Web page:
WIth Veganuary, which was launched in 2014 and has attracted more than 2,000,000 sign-ups worldwide, is once again making headlines as food manufacturers, restaurants, and supermarkets cater to the movement. For those who want to eat sustainably but not completely cut out meat, Regenuary is a consumer challenge.
Glen Burrows, cofounder of the Ethical Butcher and a vegetarian for 25+ years, came up with the idea to help people source food from producers who use regenerative agriculture methods. He says that being a vegetarian was like being a Martian back in 1989. I was an awkward guy at dinner parties, and I enjoyed that moral smugness. But then, after a long time, it wasn’t so great. It didn’t suit me.
He started eating meat again. It was almost like a life-force was switching back on. I was going to get my second black belt in martial art. He especially likes offal. It almost feels like you are taking drugs.
Burrows goal with Regenuary, he says, is to get people to think about how food is produced. He says the movement’s purpose is to encourage people to think more about the impacts of their food choices. It also aims to end the myth that all plant-based foods have better health than animal-based.
Regenuary is not like Veganuary’s simple rules. It involves eating seasonal produce that has been grown on farms that are considered to be lower- or even more beneficial than Veganuary. Environmental or social impacts. This idea is gaining popularity and regenerative farming may be the buzzword of 2022. Although it is still a broad concept, it can be defined as any farming that simultaneously improves the environment. The Oxford Real Farming Conference (ORFC), last week, featured talks on regenerative dairy and regenerative milk cows, as well as regenerative fashion, regenerative mindset, regenerative women, and regenerative suckler cattle.
Last year GroundswellThe UK’s premier event for nature friendly farming, George Eustice (Environment Secretary) said that Brexit was an opportunity to help regenerative agriculture. The UK’s biggest driver of biodiversity loss is agriculture. However, many farmers are already making environmental improvements on their farms and anticipating the changes in subsidies.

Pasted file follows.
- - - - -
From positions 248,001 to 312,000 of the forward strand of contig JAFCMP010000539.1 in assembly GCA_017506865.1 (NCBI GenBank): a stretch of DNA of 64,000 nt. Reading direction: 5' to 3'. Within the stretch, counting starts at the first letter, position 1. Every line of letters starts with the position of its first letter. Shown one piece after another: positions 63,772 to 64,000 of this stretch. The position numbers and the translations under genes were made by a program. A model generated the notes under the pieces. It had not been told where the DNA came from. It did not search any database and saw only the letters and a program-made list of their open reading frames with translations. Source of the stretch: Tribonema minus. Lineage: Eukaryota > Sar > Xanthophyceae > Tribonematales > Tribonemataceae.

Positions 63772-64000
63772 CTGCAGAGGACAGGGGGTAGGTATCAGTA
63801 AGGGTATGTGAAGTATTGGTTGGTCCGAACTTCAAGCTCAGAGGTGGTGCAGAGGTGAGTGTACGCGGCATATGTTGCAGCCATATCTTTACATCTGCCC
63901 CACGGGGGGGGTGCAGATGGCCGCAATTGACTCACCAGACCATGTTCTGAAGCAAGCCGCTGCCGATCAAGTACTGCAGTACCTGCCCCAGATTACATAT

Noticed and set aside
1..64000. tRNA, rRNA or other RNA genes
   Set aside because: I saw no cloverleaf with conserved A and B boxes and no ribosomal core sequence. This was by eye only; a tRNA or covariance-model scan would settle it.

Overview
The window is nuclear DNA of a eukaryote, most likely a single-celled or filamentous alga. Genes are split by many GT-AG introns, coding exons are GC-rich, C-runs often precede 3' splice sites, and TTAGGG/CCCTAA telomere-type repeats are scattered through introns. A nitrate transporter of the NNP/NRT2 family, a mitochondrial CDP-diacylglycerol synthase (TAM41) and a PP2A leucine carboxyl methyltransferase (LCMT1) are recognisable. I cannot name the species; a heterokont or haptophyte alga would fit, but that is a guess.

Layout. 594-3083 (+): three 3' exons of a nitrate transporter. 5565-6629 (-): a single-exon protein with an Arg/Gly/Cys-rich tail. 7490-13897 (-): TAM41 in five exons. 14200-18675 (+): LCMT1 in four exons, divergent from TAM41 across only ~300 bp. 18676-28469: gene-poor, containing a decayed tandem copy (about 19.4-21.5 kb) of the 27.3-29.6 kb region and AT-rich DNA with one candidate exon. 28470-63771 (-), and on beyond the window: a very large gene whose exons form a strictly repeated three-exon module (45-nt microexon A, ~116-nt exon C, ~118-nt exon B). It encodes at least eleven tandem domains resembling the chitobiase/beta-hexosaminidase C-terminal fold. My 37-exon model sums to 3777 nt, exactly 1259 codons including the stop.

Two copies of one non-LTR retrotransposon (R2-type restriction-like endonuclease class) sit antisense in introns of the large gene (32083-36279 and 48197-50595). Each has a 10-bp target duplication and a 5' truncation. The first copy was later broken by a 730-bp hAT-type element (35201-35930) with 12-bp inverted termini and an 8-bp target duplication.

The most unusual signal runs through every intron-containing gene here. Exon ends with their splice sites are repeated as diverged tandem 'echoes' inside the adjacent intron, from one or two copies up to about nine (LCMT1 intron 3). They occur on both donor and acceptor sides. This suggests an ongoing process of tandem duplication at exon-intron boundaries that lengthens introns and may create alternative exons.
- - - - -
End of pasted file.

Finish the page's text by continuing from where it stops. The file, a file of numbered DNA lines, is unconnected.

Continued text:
While many people support the idea for regenerative farming they argue that it should be stopped. Simon Lewis, University College London professor in global change science, states: “While I support regenerative farming and community agriculture as well as protecting soil, I think Regenuary’s greenwash for eating meat or drinking dairy is a red herring.” Lewis claims that plant-based diets are better than animal-based ones, and he is concerned about movements like Regenuary.
People can reduce their environmental impact by avoiding meat and dairy. Scientific studies showGlobally, humans farm 4.1bn hectares (101.1bn acres) of land. However, if everyone adopted a vegan lifestyle, just 1bn ha would be used. This would allow for more space to plant trees and protect wild habitats. This is the land sparing approach for wildlife protection.
Many regenerative farmers believe in Land sharingIt is possible for wildlife and farm animals to co-exist in more natural, low-intensity grazing systems. This creates a mosaic of habitats, and requires less chemical inputs.